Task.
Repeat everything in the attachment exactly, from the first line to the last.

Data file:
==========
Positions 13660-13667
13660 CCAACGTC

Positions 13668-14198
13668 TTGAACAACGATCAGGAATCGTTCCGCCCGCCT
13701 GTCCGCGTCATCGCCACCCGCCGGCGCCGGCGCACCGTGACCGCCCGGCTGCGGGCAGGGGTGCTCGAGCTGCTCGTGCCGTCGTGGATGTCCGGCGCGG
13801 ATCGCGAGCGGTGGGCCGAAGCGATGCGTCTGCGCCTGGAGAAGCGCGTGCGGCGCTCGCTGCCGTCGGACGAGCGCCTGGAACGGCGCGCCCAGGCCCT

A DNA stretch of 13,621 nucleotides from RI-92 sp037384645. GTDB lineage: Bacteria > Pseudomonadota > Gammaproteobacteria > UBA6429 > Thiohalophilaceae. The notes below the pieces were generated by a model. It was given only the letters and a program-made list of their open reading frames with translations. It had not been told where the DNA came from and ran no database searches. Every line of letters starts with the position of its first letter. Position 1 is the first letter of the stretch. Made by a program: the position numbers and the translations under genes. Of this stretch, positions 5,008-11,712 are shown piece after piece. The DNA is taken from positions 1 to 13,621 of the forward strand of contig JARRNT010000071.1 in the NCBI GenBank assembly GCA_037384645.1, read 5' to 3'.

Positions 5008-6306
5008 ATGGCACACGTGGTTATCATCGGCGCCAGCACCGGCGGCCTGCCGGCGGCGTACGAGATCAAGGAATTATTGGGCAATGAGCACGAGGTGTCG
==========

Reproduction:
Positions 13660-13667
13660 CCAACGTC

Positions 13668-14198
13668 TTGAACAACGATCAGGAATCGTTCCGCCCGCCT
13701 GTCCGCGTCATCGCCACCCGCCGGCGCCGGCGCACCGTGACCGCCCGGCTGCGGGCAGGGGTGCTCGAGCTGCTCGTGCCGTCGTGGATGTCCGGCGCGG
13801 ATCGCGAGCGGTGGGCCGAAGCGATGCGTCTGCGCCTGGAGAAGCGCGTGCGGCGCTCGCTGCCGTCGGACGAGCGCCTGGAACGGCGCGCCCAGGCCCT

A DNA stretch of 13,621 nucleotides from RI-92 sp037384645. GTDB lineage: Bacteria > Pseudomonadota > Gammaproteobacteria > UBA6429 > Thiohalophilaceae. The notes below the pieces were generated by a model. It was given only the letters and a program-made list of their open reading frames with translations. It had not been told where the DNA came from and ran no database searches. Every line of letters starts with the position of its first letter. Position 1 is the first letter of the stretch. Made by a program: the position numbers and the translations under genes. Of this stretch, positions 5,008-11,712 are shown piece after piece. The DNA is taken from positions 1 to 13,621 of the forward strand of contig JARRNT010000071.1 in the NCBI GenBank assembly GCA_037384645.1, read 5' to 3'.

Positions 5008-6306
5008 ATGGCACACGTGGTTATCATCGGCGCCAGCACCGGCGGCCTGCCGGCGGCGTACGAGATCAAGGAATTATTGGGCAATGAGCACGAGGTGTCG